Dada Mail’s New Unsubscription Options (v11.3.0)

v11.3.0 of Dada Mail introduces some very useful enhancements to Dada Mail’s unsubscription system. A healthy mailing list includes easy ways for people to remove themselves from your mailing list when they have decided they do not want to be a part of it anymore. Let’s look at the options currently available to you as the list owner, when you are running a public mailing list – but first, let’s talk about what needs to be in place for you to run a successful public mailing list:

Unsubscription Button/Links Have to be Present

For a successful and healthy mailing list, you’ll always, always want an unsubscription link in every mass mailing that you send out. Dada Mail makes this easy, by placing this link in the layouts it ships with. There’s nothing more you will have to think about, except creating the actual content of your mailing list message:

An example of an unsubscription link in a mailing list message

An example of an unsubscription link in a mailing list message using the default layout

There should be as little friction as possible from when your subscriber clicks that that unsubscription link and from when they’ve been removed from your mailing list. Your user shouldn’t have to be required to confirm this unsubscription by logging into any other system, or have a confirmation email message sent to them (like what is done for subscribing), or anything similar to that.

The only issue we want to prevent is inadvertently clicking on the unsusbcribe link – and that can happen in a few ways:

One is just by the user themselves, making the mistake of clicking on the link. Another way is if the message is forwarded to someone else, and that person clicks on the unsubscribe link. Still another way is if some sort of background process – like a link prefetcher/cacher or anti-virus software scans the links within an email message. That latter one can cause quite a bit of havoc to a mailing list.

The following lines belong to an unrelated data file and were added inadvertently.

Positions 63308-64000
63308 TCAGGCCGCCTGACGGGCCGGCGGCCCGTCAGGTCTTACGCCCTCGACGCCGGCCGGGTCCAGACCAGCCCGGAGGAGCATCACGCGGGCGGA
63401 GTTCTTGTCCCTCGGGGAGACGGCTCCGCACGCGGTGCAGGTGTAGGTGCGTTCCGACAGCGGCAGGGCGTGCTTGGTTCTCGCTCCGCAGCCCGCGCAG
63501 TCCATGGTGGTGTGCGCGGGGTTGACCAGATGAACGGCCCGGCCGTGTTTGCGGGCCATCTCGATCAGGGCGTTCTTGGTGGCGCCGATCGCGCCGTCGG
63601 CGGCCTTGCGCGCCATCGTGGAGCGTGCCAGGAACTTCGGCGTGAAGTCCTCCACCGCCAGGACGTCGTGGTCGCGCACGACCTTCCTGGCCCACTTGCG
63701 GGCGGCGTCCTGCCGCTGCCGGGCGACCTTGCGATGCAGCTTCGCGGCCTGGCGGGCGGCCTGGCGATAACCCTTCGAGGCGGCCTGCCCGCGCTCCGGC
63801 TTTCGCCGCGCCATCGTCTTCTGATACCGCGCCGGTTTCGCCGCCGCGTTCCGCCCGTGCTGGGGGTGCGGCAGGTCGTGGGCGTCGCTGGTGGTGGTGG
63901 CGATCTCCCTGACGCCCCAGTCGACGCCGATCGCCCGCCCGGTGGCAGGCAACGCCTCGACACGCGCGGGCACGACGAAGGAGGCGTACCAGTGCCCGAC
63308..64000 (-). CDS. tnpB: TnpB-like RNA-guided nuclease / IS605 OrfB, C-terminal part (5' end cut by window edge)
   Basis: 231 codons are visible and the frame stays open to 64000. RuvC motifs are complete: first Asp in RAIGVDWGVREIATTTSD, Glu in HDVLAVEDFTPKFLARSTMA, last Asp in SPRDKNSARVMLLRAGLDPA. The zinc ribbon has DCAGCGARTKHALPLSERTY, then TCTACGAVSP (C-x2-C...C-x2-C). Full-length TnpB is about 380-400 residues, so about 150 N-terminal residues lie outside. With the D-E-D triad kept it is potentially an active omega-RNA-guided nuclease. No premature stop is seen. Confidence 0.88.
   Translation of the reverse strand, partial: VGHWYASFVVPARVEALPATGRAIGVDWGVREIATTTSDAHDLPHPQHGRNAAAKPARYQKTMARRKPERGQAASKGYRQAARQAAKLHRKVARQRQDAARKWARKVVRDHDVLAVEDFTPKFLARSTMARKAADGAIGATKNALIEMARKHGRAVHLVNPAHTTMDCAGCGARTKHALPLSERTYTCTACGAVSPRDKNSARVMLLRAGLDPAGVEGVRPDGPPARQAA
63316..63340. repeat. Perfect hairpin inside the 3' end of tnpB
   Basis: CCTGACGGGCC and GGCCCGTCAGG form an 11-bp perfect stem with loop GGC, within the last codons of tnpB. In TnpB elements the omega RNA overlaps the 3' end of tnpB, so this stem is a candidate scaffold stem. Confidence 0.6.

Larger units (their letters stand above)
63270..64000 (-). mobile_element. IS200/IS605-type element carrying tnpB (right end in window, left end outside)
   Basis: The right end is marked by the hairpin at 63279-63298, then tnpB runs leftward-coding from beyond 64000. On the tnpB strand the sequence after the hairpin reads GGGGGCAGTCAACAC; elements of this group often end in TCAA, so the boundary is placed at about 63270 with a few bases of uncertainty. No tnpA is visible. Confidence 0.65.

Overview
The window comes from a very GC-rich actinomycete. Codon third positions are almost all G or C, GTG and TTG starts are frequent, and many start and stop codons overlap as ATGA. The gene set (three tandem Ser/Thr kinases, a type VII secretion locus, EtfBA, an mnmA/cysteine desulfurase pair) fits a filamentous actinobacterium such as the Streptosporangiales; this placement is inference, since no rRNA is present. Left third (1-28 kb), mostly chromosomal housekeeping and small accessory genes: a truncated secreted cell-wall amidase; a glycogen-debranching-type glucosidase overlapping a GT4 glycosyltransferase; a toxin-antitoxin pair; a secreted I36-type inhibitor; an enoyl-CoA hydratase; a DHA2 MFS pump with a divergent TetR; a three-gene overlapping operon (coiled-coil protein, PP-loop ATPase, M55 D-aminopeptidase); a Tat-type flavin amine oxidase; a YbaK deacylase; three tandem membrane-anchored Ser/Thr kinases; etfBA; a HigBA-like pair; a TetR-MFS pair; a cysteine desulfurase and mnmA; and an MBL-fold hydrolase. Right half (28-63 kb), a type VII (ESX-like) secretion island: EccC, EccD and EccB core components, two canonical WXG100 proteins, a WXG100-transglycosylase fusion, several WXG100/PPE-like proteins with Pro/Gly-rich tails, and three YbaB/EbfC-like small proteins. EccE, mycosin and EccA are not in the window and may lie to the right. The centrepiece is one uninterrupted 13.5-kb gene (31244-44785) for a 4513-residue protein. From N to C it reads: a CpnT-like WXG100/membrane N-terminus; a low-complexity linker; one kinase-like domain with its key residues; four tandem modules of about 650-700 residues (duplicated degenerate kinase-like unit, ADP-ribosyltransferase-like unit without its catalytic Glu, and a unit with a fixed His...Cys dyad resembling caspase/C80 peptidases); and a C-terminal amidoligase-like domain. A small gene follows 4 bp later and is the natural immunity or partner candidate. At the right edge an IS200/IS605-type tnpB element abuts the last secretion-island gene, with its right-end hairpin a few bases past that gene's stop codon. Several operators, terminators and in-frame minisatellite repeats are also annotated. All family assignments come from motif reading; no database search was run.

Different strategies to deal with this problem have been made, depending on the type of mailing list you’re running, as well as your own personal preferences as the list owner.

Here’s the three options Dada Mail now gives you (since v11.3.0):

One-Click Unsubscribe

As soon as the user clicks the unsubscription link within the mailing list message, they’re taken to a screen in Dada Mail. The unsubscription link contains information to look up who the subscriber is, and what mailing list they’re subscribed to (none of this information is embedded within the link itself!). If the data is valid, the subscriber is removed from the mailing list, without any additional steps. Awesome!

But, what about those background processes – like anti-virus software that scans the contents of URLs in a mailing list message? This problem should be circumvented most of the time, by the fact that Dada Mail uses a bit of Javascript to only allow this one-click unsubscribe system to work if Javascript itself is available. Hopefully, these link prefetchers and anti-virus software are not Javascript-aware.

This system doesn’t help though, for people who inadvertently click an unsubscribe link, or forward the message to someone else that then clicks on this link. If you’re worried about this, say: you’re running a discussion mailing list, there are two other options to think about using:

Click a simple link/button

As before, when a user clicks the unsubscription link within a mailing list message, they’re taken to a screen in Dada Mail. This screen has a simple button to click to finish off the unsubscription. No information needs to be filled out or anything – a click is all that needs to be done:

Click a button to complete the unsubscription

Click a button to complete the unsubscription

Once this button is clicked, the user is unsubscribed.

The benefit of this option is that accidental clicks of the unsubsription link doesn’t cause the subscriber to be removed from the mailing list, either from the user themselves, or from whoever else may have a copy of the mailing list message.

This option should also stop most any background process from unsubscribing the user inadvertently. Submitting a form seems like a strange thing for an anti-virus software to do!

It’s also a very easy ask for your subscriber to do.